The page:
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Frequently Asked Questions
1. Who's writing all this?
Just a man, born in the 1950s
Ethnic: American Midwest mongrel.
Half a century's lifetime gone, now laying low in Silicon Valley.
More clues in the archaic Places page of online journal from 1999.

2. Why do you do this?
Gotta respond somehow.

3. Your blog doesn't look like most. How come?
'Most' use community software like Blogger, with its easily-enabled comments, etc. I still do my web publishing the old-fashioned-way, composing my HTML in a text editor.

4. You don't seem to be pro-anything. Aren't weblogs by definition political?
Not at all.
Don't blog-writers always have an agenda?
Initially, they didn't, but after 9-11 a lot of people hopped on the blog band wagon. Previously, weblogs were more personal, the purpose being to log links to interesting things found on the web, as well as any personal details or thoughts of the day. Mine is of that old-school variety and it was inspired by the original, Robot Wisdom, logged by Jorn, who put some thoughts into how things've changed in a poem.

5. Is that you on MetaFilter, in the green?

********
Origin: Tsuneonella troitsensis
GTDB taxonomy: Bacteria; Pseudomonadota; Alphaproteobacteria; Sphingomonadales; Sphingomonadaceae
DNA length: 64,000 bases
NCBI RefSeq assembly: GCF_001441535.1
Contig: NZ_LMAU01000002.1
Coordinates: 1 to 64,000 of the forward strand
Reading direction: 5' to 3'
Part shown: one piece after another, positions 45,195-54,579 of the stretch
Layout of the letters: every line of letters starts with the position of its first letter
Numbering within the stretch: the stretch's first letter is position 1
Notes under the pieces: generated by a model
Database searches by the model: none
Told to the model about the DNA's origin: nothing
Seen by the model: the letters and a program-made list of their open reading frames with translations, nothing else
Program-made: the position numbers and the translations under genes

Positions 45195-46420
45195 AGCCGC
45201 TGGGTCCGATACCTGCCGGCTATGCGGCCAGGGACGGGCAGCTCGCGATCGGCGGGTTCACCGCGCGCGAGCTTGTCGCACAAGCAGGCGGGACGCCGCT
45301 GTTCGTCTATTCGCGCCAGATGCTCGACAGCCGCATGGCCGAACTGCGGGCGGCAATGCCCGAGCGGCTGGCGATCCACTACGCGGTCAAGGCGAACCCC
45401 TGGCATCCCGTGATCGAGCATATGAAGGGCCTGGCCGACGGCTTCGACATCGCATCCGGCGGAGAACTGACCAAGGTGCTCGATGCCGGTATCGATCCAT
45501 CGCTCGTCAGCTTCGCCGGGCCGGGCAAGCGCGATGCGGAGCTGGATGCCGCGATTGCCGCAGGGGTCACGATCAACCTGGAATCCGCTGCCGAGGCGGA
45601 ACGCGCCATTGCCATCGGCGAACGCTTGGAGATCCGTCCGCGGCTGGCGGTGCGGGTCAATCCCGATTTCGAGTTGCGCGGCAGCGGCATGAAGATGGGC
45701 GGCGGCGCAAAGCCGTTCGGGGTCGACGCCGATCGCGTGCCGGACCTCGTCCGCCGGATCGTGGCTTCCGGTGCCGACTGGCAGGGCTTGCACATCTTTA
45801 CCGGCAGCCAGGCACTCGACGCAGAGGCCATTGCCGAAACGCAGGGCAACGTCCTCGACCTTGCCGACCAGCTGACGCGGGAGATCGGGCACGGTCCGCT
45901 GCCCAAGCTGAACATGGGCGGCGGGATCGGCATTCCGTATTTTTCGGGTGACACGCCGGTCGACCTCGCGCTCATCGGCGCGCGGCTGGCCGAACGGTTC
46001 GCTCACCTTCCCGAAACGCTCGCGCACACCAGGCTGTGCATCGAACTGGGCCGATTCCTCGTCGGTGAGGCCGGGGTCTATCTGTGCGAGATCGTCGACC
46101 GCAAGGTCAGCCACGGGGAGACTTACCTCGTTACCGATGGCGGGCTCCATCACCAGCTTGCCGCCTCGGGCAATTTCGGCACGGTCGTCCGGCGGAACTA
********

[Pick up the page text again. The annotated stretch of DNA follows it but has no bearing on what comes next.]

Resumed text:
6. What's with the carrots?
Weekday mornings, first thing I eat is generally a handful of those lathed-down mini-carrots, slowly munched to and even through lunchtime. And then almost every afternoon I juice a pound of carrots.
Update -- as of early '07 I've fallen out of the mini-carrot habit, so dropped the blog's "Breakfast" label. I'm still juicing, however.

A note on syntax, and the way I write:
Weblog entries often get tweaked in the day or two following the initial posting... even so, an entry only gets that "updated" note added to the top if I've changed it so much, new URL(s) were added.
Italicized text indicates a book, newspaper or magazine title, whereas "quotes" delineate the title of a movie, or (rarely) a magazine article or short story.
Direct quotes lifted from web-sites are usually marked in a different color, and if it's more than a sentence fragment it's usually offset between <blockquote> tags. Sometimes, the source of the quote isn't indicated, but can be accessed via a hyper-linked asterisk at the end.
One final note: pictures in these pages are almost always thumbnails -- click to see a bigger image (and then return with your browser's "Back" button).
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